Q: Eighteen months ago, I bought a mobile phone. A couple of days ago, the phone display stopped working. I called the company where I purchased it from and was told that since the product is imported from the US, it only has a one-year warranty and is not covered by the standard European two-year warranty.

I searched the internet and found out that even though the product is covered by a one-year warranty, countries like France and Germany are enforcing a ‘sellers’ two-year warranty.

What are our consumer rights in Malta?

A: When, as consumers, we purchase a product we have specific legal rights. These protect us for two years from the date the product was delivered. During this time, if the goods bought do not prove to be in conformity with the description and specifications in the contract of sale, we may claim a remedy.

Such remedy can either take the form of free repair or replacement. If neither repair nor replacement is possible, or if opted for, may cause us significant inconvenience, we may ask for a refund of part of the price or revocation of the contract, which means a full refund.

These are your legal consumer rights and no one can take them away from you. They apply regardless of the country where the product was imported from by the seller. If the mobile phone was purchased in Malta, local consumer laws apply.

However, I would like to point out that even though the law gives you two years to claim any form of redress, it also stipulates that you must inform the trader about the lack of conformity in writing within two months from discovery of the defect.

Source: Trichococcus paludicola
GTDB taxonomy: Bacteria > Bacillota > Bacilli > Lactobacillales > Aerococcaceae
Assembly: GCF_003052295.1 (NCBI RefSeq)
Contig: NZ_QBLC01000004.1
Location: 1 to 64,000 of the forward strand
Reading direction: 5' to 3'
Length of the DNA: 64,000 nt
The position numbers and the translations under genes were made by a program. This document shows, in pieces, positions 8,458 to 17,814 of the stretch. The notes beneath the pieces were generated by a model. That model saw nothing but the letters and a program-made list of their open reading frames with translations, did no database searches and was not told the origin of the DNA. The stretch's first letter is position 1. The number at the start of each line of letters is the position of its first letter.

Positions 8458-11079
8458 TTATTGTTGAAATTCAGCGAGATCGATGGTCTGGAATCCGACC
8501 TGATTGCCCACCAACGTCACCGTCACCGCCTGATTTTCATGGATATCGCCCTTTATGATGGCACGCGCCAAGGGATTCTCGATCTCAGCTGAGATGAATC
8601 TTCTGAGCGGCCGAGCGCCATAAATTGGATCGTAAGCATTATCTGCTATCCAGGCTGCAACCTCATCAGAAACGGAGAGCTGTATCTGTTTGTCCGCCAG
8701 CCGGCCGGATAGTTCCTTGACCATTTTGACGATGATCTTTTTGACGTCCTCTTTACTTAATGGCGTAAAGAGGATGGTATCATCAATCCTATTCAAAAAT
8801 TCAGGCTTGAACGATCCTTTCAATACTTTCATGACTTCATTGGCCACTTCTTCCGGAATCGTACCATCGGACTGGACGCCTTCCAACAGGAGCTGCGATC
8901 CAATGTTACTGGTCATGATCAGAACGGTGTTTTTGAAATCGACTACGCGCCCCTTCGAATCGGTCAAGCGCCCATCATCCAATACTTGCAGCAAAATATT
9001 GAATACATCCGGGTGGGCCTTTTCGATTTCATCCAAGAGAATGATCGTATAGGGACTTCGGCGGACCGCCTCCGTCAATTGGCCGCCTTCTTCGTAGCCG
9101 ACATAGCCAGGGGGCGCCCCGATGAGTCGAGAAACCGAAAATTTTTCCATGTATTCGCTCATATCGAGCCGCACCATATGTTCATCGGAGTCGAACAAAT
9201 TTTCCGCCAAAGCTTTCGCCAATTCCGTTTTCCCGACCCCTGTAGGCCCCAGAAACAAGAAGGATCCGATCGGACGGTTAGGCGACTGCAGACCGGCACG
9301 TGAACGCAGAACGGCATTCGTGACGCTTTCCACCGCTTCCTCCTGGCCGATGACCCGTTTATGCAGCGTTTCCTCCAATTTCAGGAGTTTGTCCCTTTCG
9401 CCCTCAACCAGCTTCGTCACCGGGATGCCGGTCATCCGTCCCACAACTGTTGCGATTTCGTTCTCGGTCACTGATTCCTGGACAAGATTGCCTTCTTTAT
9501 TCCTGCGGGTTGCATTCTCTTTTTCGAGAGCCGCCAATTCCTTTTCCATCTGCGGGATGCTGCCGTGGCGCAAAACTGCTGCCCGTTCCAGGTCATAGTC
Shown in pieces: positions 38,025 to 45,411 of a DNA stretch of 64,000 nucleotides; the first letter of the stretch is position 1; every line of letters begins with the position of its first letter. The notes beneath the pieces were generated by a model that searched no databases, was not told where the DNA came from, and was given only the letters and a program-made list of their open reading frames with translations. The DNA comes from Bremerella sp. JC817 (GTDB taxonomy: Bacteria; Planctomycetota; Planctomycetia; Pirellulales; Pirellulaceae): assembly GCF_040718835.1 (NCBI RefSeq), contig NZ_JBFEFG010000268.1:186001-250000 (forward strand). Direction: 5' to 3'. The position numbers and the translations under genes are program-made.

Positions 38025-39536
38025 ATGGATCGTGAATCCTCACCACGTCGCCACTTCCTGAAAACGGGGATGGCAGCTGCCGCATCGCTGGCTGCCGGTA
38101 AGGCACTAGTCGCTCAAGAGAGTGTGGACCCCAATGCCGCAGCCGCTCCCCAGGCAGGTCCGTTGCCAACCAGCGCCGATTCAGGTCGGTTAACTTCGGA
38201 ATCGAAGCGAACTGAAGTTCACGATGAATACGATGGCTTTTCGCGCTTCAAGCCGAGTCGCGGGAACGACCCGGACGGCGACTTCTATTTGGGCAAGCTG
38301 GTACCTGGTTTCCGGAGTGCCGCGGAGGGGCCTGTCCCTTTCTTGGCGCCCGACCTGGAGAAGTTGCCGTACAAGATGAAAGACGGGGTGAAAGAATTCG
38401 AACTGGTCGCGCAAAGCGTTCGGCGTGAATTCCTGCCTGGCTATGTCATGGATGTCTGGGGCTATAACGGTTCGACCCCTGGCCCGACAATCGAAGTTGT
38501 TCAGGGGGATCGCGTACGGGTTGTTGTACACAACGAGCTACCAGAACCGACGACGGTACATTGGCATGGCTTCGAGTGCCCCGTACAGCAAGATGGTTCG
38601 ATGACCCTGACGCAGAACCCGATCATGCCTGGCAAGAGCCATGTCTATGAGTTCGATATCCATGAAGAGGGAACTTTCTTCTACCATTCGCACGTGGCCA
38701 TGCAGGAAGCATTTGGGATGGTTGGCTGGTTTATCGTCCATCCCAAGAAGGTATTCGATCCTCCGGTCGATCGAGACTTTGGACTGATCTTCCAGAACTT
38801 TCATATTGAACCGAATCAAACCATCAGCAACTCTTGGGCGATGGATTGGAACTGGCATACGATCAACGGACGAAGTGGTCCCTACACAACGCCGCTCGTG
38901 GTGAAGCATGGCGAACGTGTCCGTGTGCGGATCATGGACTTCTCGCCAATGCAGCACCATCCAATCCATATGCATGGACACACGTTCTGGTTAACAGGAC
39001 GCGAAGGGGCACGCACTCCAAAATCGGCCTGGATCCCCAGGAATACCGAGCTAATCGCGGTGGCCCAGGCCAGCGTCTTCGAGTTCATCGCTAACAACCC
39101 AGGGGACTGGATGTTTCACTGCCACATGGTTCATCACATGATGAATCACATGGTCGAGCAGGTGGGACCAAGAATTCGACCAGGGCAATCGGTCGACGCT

Moreover, the law sets out the condition that if goods develop a fault within six months of purchase, the trader must accept these were faulty at the time of sale or prove otherwise.

If, on the other hand, you had the goods for more than six months when something goes wrong with the product, you can still ask for redress but, at this point, it is up to you to prove the goods were faulty at the time of purchase.

The only situations where the law does not protect consumers is when there is nothing wrong with the goods but the latter have simply changed their mind; or when customers caused the defect or were aware of the fault before they bought the product; or it was a fault that could have been noticed at the time of purchase; the problem was the result of normal wear and tear; or else the goods have lasted for as long as could reasonably be expected.

Besides these legal rights, traders may give consumers other benefits, such as a commercial guarantee. This can be given for any period of time the trader decides.

It should, however, be pointed out that when a commercial guarantee is given it should never take away or diminish the statutory rights consumers are entitled to.

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